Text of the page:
Extreme and sudden fatigue

Discussion in 'I have a partner with dementia' started by LynneMcV, Aug 5, 2015.

  1. LynneMcV

    LynneMcV Volunteer Moderator

    May 9, 2012
    3,608
    south-east London
    I know it is not unknown for people with this horrible disease to grow extremely tired - but I am just wondering if anybody has experienced anything similar to this.

    My husband generally does well sleep-wise - generally he will be until almost 11pm and does not tend to nap during the day.

    There have been a couple of occasions recently though when I have thought he was about to collapse through exhaustion - it's like he has momentarily fallen asleep on his feet, and it is the sensation of falling over that has made him wake up - to the point where he suddenly sways and staggers in a bid to stay upright.

    On both occasions so far, this has followed long, tiring days and a fair bit of travelling on the trains and underground - so I know the reason behind the exhaustion.

    It is just a bit disconcerting how suddenly the tiredness sweeps over him - one minute he can be enjoying everything, the next second, it is like someone has flipped a switch and he almost drops down where he is.
     
  2. sistermillicent

    sistermillicent Registered User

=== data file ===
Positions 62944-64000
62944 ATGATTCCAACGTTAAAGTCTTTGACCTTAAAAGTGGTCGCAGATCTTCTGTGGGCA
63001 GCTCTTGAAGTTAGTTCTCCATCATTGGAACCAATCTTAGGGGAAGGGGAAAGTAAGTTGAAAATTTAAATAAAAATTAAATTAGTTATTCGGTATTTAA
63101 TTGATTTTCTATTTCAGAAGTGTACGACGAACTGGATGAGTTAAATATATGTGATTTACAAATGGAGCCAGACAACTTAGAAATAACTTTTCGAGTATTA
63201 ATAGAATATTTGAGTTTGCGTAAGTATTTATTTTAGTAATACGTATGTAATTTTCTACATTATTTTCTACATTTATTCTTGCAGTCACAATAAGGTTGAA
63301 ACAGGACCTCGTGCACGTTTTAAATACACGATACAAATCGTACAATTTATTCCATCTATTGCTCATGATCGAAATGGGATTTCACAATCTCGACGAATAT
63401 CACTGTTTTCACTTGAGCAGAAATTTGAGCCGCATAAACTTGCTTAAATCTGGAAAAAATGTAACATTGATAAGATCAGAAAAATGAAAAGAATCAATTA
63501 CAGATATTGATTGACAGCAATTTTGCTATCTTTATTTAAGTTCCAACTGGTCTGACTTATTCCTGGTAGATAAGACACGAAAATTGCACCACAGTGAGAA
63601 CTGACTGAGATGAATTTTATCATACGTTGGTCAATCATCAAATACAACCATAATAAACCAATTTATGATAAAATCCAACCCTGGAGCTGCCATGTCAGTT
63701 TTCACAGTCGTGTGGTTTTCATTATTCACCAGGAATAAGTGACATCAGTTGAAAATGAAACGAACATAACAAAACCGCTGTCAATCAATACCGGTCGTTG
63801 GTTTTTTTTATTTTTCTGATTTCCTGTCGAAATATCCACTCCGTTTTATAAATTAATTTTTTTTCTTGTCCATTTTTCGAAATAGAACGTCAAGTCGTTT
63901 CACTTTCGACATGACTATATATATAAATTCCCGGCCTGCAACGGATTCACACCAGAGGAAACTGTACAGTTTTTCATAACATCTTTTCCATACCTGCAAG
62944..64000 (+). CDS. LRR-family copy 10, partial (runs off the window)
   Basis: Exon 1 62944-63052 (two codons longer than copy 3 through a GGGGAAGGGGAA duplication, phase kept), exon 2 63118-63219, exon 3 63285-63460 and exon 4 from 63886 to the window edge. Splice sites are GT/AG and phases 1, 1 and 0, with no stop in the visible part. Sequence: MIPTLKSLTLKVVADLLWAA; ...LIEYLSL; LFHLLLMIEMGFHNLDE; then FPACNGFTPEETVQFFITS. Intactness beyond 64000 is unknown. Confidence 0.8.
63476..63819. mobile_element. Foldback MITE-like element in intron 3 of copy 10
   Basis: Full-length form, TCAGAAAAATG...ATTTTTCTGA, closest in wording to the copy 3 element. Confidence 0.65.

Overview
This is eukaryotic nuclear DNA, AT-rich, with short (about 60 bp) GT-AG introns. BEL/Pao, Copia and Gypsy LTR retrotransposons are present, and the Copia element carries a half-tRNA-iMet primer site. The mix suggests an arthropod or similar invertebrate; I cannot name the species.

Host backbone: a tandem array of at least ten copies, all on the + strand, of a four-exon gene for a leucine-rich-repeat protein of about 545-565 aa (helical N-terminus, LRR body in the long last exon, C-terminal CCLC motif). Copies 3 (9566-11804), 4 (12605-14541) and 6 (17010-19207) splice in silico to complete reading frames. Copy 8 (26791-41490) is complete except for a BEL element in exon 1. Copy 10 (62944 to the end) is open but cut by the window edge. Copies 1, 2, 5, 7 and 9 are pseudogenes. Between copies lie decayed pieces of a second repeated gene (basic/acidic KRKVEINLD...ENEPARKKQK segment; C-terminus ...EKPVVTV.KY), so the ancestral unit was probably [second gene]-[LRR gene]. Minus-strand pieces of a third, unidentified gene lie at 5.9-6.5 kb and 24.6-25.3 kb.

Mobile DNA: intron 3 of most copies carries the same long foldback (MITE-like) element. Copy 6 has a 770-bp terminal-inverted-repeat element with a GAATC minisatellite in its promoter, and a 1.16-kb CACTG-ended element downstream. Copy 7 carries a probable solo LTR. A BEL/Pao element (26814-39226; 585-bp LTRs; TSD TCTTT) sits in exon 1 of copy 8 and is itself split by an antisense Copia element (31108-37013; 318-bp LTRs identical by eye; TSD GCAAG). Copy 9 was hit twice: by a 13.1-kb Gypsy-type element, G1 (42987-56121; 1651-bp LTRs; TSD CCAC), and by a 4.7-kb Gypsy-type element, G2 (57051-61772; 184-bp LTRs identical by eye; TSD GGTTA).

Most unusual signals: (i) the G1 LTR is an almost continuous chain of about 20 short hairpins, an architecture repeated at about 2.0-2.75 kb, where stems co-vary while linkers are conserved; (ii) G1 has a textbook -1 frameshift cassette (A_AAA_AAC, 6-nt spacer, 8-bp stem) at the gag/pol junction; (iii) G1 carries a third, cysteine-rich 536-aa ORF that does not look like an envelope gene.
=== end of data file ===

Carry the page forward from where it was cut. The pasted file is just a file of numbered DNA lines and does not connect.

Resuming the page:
Jan 30, 2009
    2,949
    yes, I used to notice this with mum, she lost her stamina. I think it is rather similar in some way to how a urine infection affects someone with dementia, by knocking them sideways instead of just making them feel unwell. I felt quite guilty when I got mum and dad to come to my daughter's graduation and it made mum have a few funny turns. But in retrospect I am so glad we did it as it was one of the last trip away she had and one of our last family get togethers with her there and able to contribute/communicate near normally.
    I would say keep doing the things you want to do as long as possible and deal with the tiredness when it occurs.
     
  3. LynneMcV

    LynneMcV Volunteer Moderator

    May 9, 2012
    3,608
    south-east London
    Thanks sistermillicent,

    Yes I totally agree with you, we are doing all the things we can, while we can.

    One of the occasions, like your experience, was following our son's graduation day. My husband so desperately wanted to be a part of that day, and although it exhausted him, he (and we) are just so happy he was there with the family.

    The second occasion was yesterday when I took my husband to a cricket match at the Oval. Going to the Oval has always been a big part in his life but he can no longer get himself there and back.

    It was a lovely day with lots of his old cricket buddies around, but lasted many hours on top of all the travelling. We don't regret it though - next year he might not be able to get there even with my help - we are just grateful that we achieved what we did yesterday

    It was a bit difficult getting home. On the tube people reacted to him as if he was drunk because he fell on me - and there was a similar reaction on the platform at Charing Cross as we waited for our train home!
     
  4. Jinx

    Jinx Registered User

    Mar 13, 2014
    2,333
    Pontypool